TRENTON, N.J. — When Robert Seaman’s fourth-grade religious education students challenged him to visit 500 churches, he responded, “Why not make it 1,000?”
The challenge began roughly two years ago, and the catechist, who also handles maintenance for St. Ann Parish in Lawrenceville, has already visited more than 700 churches across 19 states.
Seaman is passionate about his work, and he is always thinking of new ways to engage his students. By participating in the 1,000-church challenge, Seaman has been able to show his students all different kinds of churches throughout the country that they might otherwise never have gotten the chance to see.
“I decided to make it my own pilgrimage to visit as many churches as I can and take pictures,” Seaman explained. He has assembled a bulletin board with the photos for his students to view.
While Seaman tries to tour the inside of each church he visits, he sometimes is unable to because the church is locked, or in some instances, spaces are being used for events like weddings or funerals.
When he can gain access, Seaman makes a point to always show respect. He won’t take pictures if there are people trying to pray, and sometimes he will wait until the church is empty. He also tries to visit during a special event or Mass, if possible.
“If there is someone around, once they find out what I’m doing, they open up and tell me all about their parish and their different cultural traditions,” he told The Monitor, newspaper of the Trenton Diocese. “They are so welcoming and love to talk about it.”
While Seaman is more than two-thirds of the way toward achieving his goal, he said that it now takes longer to reach churches he has not yet visited. He hopes to hit his final milestone sometime next year. He has already set his next goal, to visit at least one church from each state along the East Coast.
Seeking to involve his students in his journeys, Seaman created a project involving a “March Madness” of churches, in which groups of students narrow down groups of churches until the class as a whole choose the one they liked the best.
“It is great to see them talking and conversing” about the churches, he said. “It’s kind of interesting.”
Since starting this challenge, Seaman has come up with another project that he now assigns to his religious education students each year a challenge to them to design their dream houses of worship.
The students are encouraged to look through all of the pictures that he has taken and pick their favorite features from among the samples.
Some students focus on the different types of architecture and buildings themselves, which vary from simple, country churches to intricate stone cathedrals. Others focus on specific elements of the structures, like stained-glass windows, the arrangements of pews or altar designs.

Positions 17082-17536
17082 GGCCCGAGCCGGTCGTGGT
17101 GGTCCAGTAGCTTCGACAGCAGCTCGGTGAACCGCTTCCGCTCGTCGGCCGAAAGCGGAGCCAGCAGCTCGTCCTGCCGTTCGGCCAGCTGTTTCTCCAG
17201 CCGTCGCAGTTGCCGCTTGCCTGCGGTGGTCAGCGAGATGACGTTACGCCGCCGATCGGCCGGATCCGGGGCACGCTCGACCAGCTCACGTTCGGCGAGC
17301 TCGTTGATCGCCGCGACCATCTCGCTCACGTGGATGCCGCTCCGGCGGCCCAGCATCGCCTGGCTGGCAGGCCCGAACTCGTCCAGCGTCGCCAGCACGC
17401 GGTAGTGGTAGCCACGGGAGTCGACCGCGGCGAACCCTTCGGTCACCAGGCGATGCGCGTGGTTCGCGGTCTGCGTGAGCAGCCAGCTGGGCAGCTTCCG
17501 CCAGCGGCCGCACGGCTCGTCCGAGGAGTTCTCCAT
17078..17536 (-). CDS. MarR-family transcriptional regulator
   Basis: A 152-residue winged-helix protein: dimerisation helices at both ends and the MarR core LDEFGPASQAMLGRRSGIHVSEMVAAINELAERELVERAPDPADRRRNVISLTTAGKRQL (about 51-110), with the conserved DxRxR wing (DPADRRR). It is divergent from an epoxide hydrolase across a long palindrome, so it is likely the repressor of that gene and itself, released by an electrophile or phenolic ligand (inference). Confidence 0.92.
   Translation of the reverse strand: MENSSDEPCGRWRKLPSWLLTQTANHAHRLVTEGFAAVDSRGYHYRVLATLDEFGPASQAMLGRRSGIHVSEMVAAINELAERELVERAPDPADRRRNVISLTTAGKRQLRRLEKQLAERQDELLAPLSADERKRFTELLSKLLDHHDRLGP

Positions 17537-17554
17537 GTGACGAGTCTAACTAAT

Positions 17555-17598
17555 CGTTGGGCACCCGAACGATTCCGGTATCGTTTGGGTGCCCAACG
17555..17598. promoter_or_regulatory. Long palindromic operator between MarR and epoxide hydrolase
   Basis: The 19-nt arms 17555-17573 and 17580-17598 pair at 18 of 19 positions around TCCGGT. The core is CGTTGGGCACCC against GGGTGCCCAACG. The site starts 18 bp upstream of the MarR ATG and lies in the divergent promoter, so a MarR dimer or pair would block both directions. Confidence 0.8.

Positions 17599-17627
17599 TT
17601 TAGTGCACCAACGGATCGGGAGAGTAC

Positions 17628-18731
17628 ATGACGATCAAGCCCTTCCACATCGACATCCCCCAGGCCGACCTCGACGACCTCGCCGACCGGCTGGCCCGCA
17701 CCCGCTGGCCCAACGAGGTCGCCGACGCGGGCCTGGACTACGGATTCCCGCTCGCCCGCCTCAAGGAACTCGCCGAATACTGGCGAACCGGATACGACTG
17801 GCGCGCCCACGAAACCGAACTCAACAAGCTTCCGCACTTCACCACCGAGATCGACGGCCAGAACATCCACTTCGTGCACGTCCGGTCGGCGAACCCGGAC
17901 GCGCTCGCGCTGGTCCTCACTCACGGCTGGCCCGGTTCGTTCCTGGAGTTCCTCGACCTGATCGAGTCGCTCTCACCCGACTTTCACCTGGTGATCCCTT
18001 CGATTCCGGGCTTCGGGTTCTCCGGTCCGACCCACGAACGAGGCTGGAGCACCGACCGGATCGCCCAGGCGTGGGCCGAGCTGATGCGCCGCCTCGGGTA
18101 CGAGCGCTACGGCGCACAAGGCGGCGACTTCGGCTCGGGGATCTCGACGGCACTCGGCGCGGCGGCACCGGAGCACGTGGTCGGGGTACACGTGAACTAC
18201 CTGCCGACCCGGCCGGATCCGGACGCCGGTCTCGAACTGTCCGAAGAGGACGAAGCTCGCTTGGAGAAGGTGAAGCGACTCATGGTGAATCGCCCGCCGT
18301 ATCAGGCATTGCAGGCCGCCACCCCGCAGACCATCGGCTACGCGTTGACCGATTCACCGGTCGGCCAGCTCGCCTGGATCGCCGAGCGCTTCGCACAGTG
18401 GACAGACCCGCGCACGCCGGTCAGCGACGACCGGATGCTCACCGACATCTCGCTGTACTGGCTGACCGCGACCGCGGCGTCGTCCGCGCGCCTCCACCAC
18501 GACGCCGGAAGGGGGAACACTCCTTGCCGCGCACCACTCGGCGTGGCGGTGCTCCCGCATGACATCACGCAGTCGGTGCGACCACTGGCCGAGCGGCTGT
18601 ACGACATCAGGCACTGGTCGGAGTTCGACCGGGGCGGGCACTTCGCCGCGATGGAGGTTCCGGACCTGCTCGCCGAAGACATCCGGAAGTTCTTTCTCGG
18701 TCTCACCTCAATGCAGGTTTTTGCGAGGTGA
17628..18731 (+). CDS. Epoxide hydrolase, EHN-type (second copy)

The students then present their dream churches to the rest of the class, sharing why they selected them, what they might change and what the structures mean to them.
They are also handed a camera to take a single photo of some element of their own parish church that stands out to them.
“It’s interesting seeing what they choose and what they find to be the most important things. I develop them myself and then give them copies,” Seaman said.
Through what they photograph, Seaman can find out what they find most interesting. He keeps these elements in mind when he photographs churches he visits.
Their dream church presentations include naming the worship space, which many designate by their first names.
“I love that,” Seaman said, “because I’ve taught them that they’re all called to be saints and that many churches are named after saints.”
One of Seaman’s hopes for his students is that they will learn that the Catholic Church is more than just a building; it’s also the people in the building.
Seaman compared a church building to a family’s dining room table. While the table might look different in every home, it serves the same purpose and facilitates the same gatherings. Likewise, churches might vary in shape, size or design – but all carry the same meaning and purpose.
“Even though they all look different … the purpose is still the same,” he said. “You are still invited. You are still a family member, because you are a Catholic.”
— By Rebecca Sass and David Karas